Aiding the cause in convincing chemical manufacturers and transporters to upgrade to a closed-loop system is a comprehensive portfolio of advanced dry-disconnect couplers that now are available to the chemical-transport market. The foundation of this product portfolio is innovative flat-face poppet and double-ball-valve designs. These methods of construction help reduce the risk that residual fluid will be trapped within the coupler, lowering the risk of spills and giving the liquid virtually no place to collect or hide, which eases cleaning. Typically, there will be less than 0.5 ml (0.02 ounces) of fluid left on the face seal of the coupler upon disconnection, an amount that is less than one-quarter the volume of a single teardrop.
Finally, the couplers are quick and easy to maintain because they have fewer parts, which can allow them to be repaired on-site with no need for time-consuming and costly returns to the manufacturer or the need to interpret complicated and confusing maintenance instructions.
Here’s a closer look at three specific advanced dry-disconnect technologies, along with the benefits that each can offer to chemical transporters, all of which can be modified to fit the unique needs of the end-user’s operation:
- Flat-face poppet dry disconnects: These couplers, which can be mounted in any orientation, are the most commonly used advanced coupler technology because they feature a rugged design, excellent flow characteristics, and heightened product control. The flat-face poppet ensures minimal product loss at disconnection, while the fully interlocked double-safety connection system prevents opening if the coupler is not mated properly. Some models allow closure from both the coupler and adaptor side, which significantly reduces the risk of retention and spillage of any residual product at disconnection, helping keep hazardous substances inline and out of the environment. The locking handle on some models also is designed to remain in a locked position, to prevent accidental opening or closing of the valve. Additionally, an automatic locking mechanism that is signified by an audible “click” provides added protection, with detachment accomplished with an easy tug on the lock release. These couplers can be constructed of stainless steel, aluminum, Alloy 20, or Hastelloy C, making them compatible with a wide range of chemical compositions. Many models have also been approved for use by the Association of American Railroads (AAR) and Canadian Registration Number (CRN) regulating authorities.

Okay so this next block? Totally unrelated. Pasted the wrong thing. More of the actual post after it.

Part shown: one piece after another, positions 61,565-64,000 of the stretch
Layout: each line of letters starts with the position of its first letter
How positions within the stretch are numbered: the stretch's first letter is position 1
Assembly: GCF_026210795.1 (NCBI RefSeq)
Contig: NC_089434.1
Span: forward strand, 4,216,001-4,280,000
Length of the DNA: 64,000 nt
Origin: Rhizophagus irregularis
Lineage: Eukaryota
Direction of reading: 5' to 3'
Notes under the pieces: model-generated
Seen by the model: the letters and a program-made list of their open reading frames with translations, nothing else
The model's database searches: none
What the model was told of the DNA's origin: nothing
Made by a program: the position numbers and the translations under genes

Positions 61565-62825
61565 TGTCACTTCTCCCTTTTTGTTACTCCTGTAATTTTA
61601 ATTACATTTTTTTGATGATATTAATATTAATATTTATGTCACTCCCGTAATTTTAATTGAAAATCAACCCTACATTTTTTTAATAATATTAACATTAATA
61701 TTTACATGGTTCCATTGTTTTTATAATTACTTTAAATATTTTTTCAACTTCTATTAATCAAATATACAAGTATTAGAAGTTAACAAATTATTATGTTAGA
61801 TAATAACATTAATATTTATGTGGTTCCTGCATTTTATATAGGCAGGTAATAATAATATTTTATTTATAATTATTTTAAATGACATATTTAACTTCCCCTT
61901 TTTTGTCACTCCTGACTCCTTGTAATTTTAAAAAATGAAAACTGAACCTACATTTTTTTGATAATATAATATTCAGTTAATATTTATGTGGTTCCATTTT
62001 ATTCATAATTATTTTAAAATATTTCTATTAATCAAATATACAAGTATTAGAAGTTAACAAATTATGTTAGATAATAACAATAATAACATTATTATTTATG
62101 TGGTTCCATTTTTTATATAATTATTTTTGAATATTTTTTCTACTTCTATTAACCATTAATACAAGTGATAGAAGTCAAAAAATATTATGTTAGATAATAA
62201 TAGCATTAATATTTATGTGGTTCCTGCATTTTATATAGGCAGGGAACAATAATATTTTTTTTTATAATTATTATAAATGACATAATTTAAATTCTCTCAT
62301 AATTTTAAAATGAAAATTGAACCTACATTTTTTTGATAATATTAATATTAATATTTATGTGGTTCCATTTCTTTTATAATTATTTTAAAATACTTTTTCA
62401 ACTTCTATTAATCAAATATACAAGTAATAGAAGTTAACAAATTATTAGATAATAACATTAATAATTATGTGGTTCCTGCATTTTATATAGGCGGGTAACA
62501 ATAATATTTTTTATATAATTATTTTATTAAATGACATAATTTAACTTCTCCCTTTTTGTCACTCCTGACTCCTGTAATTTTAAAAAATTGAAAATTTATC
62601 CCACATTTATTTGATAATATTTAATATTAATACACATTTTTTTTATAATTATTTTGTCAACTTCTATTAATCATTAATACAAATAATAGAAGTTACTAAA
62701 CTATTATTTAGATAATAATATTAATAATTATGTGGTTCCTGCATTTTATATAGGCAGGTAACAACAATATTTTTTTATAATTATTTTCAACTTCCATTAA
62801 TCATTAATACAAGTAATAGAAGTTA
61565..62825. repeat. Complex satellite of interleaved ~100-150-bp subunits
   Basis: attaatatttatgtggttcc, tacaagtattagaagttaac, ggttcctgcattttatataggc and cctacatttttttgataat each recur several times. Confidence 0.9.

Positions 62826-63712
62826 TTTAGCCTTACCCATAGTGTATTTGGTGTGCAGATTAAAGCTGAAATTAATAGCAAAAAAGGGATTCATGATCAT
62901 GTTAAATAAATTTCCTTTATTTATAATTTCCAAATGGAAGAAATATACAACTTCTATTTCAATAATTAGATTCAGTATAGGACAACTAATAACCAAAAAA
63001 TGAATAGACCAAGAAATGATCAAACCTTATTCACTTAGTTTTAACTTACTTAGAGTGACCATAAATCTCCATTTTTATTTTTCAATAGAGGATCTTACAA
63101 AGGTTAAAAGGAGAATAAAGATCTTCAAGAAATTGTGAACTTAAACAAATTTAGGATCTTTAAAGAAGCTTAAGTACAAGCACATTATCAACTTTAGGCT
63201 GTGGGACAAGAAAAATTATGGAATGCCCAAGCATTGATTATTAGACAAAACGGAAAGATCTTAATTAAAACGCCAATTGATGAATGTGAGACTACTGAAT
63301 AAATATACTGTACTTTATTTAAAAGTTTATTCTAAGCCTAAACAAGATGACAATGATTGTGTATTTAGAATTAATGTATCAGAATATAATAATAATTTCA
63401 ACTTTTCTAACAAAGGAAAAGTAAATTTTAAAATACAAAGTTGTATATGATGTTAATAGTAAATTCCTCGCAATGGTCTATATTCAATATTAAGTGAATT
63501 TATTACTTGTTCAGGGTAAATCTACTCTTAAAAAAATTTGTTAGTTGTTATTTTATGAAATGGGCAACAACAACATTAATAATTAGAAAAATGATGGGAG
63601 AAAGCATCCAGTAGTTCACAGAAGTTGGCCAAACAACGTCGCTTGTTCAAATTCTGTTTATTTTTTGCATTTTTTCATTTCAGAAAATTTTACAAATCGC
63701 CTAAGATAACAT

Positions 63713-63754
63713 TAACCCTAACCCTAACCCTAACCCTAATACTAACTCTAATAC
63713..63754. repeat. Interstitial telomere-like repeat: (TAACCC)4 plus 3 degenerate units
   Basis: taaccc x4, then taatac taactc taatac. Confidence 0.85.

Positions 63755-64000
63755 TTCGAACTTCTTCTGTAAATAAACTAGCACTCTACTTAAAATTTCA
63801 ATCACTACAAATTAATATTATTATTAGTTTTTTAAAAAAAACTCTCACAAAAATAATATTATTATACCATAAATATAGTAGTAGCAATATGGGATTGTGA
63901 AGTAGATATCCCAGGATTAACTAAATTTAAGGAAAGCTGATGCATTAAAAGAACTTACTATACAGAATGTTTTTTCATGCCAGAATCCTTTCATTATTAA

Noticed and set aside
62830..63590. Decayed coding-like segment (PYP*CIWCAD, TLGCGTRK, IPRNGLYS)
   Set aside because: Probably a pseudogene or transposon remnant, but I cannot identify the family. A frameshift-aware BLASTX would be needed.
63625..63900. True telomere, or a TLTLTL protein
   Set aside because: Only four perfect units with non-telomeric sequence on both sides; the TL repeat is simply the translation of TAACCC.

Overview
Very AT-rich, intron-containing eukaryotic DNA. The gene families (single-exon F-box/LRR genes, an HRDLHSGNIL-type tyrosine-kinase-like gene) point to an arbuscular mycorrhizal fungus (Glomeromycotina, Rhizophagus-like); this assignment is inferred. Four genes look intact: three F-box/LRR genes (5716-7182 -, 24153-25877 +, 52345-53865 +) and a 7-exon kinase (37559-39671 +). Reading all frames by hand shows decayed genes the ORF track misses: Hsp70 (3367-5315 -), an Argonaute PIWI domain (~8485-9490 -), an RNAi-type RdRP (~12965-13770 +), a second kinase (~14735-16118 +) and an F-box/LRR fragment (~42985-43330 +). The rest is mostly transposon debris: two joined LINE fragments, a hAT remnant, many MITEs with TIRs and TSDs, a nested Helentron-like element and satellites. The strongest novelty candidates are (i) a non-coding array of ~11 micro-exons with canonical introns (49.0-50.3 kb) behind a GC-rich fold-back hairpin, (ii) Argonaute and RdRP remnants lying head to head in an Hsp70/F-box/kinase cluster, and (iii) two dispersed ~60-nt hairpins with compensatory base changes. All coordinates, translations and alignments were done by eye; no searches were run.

- Double-ball-valve dry disconnects: This design gives the coupler double-shutoff reliability, which allows them to deliver the lowest product-loss rates in the industry. Multiple integrated interlocks help eliminate unintentional disconnects and the resulting product releases that can threaten worker safety and damage the environment. The coupler’s unrestricted flow path creates no turbulence during product transfer for full-flow optimization. Optional keyed couplings isolate transfer lines to provide further defense against cross-contamination. They are typically constructed of 316 stainless steel or Hastelloy C.
- Quick-connect dry disconnects: These couplers have been designed to be user-friendly due to quick, easy connection capabilities while also delivering minimal product loss at disconnection. Quick-connect couplers have also been designed to be interchangeable with other dry-disconnect models and are manufactured in accordance with NATO STANAG 3756 standards. They are usually constructed of 316 stainless steel and feature an integral heavy-duty swivel that minimizes hose wear, along with fully integrated interlocks and locking mechanisms that increase safety. Optional keyed couplings minimize the risk of product cross-contamination occurring when the same transport vessels are used to ship different chemicals.
Hazardous chemicals are indispensable ingredients in any number of products that are ever-present in our daily lives. At the same time, these dangerous chemicals must be handled with extreme care, lest the user or environment become harmed as a result of a leak, spill, or catastrophic release. Integral components in the safe handling and transfer of industrial chemicals are the couplers that help facilitate the transfer-hose connection point between transport vehicles and storage vessels. In this case, the use of advanced dry-disconnect technologies can greatly reduce the risk that hazardous chemicals will leak, drip, or nest within the coupler during and at the conclusion of their transfer, resulting in a safer, more reliable handling process for some of the world’s most significant—and potentially dangerous—raw materials.